SC House Speaker Bobby Harrell announced Wednesday he has created a special ad hoc committee that will be tasked with finding ways to end South Carolina’s status as the nation’s highest rate for women murdered by men.
The Special Criminal Domestic Violence Ad Hoc Committee had its first organizational meeting Wednesday afternoon.
Harrell named the ad hoc domestic violence committee after the Charleston Post & Courier ran a series of articles detailing serious legal and cultural problems that cause the rate of women killed by men in South Carolina to be nearly double the national rate.
The articles noted that 14 pieces of legislation have been proposed in the Statehouse concerning domestic violence in the last two years. But only one of those measures passed– dealing with custody of pets that may be caught up in the situation.
Committee chair State Rep. Shannon Erickson, R-Beaufort, said the panel will hear from experts, stakeholders, and the public to see if criminal laws could be toughened or the law enforcement and legal system improved to help reduce the violence. Erickson said she hoped the committee would be able to recommend comprehensive reform, not piecemeal changes.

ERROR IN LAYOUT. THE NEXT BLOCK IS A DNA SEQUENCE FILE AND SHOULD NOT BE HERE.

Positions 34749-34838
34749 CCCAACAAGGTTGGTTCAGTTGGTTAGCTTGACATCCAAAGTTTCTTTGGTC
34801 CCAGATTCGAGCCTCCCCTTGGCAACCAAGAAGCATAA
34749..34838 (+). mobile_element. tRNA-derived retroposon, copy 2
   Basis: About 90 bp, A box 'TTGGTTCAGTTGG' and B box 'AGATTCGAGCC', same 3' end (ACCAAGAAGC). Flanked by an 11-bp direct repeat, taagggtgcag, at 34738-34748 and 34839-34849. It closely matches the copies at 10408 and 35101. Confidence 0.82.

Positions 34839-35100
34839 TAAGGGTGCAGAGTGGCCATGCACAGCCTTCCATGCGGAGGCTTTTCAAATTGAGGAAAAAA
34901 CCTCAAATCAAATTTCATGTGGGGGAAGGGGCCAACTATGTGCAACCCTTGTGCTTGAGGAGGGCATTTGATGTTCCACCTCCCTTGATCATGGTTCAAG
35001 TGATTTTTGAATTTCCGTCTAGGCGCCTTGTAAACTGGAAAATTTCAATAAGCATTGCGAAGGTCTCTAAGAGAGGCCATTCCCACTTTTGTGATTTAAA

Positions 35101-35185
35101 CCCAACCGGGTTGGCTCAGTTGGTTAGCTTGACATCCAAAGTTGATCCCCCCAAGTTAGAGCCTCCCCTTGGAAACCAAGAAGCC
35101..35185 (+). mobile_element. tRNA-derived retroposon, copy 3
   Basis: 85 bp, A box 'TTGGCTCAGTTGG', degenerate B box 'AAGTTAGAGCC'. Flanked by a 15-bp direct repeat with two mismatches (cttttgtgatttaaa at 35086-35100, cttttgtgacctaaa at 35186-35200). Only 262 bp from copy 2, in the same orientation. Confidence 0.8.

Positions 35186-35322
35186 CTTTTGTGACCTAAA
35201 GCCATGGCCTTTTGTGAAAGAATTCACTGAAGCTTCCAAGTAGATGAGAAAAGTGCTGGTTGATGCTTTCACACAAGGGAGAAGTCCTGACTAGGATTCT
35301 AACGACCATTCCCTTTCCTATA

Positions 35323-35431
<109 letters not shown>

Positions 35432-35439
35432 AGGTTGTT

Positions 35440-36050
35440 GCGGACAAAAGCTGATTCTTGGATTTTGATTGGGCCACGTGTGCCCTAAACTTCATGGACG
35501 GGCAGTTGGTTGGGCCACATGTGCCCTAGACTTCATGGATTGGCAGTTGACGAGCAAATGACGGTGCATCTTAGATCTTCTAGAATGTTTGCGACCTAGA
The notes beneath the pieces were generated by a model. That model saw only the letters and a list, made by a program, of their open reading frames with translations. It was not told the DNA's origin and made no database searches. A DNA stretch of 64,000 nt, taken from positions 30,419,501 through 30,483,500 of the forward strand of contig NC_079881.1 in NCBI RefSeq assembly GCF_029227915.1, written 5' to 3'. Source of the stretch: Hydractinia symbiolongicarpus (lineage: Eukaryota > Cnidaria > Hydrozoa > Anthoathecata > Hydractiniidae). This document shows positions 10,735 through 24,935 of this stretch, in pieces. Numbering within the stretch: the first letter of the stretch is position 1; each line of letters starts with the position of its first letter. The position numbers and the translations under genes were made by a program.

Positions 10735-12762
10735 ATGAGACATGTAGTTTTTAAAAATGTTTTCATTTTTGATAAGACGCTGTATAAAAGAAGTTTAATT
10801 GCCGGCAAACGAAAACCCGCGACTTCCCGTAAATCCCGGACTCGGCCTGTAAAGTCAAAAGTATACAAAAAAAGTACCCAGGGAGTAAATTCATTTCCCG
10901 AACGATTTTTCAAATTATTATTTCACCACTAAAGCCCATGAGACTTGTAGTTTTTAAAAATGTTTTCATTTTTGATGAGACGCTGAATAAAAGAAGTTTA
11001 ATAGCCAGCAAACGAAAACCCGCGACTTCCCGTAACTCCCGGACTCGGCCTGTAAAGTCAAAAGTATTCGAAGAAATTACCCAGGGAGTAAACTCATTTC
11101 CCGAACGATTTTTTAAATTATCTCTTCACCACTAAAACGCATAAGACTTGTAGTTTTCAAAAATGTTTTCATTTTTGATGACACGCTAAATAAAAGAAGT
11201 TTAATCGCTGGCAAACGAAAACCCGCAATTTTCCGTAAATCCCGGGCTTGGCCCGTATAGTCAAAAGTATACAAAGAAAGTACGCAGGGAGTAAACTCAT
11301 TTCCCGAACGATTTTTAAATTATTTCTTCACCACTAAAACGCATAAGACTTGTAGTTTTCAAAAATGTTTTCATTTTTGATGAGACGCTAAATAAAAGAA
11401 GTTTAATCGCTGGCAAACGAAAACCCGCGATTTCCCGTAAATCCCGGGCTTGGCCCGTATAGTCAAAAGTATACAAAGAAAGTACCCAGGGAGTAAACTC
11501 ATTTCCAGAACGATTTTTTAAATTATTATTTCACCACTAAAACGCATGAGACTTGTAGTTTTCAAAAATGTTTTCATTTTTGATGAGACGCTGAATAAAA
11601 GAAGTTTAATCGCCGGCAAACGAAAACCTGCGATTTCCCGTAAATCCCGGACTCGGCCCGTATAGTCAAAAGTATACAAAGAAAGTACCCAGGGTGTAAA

“Our goal is not to put a Band-Aid on this,” she told South Carolina Radio Network. “But to take a hard look at it, a real look at it. And make real change.”
State Rep. Gilda Cobb-Hunter, D-Orangeburg, was skeptical of the committee’s purpose. Cobb-Hunter, a social worker in her private life, says she served on a domestic violence task force that made recommendations back in 2009 and sees a new study committee as unnecessary.
She said lawmakers have ignored the issue too long. “I am just very pleased that the articles in the Post & Courier have elicited, apparently, some response from members of the General Assembly,” she said. “Hopefully, this will result in us doing something.”
Harrell has asked the committee to come up with its recommendations before the new session starts in January.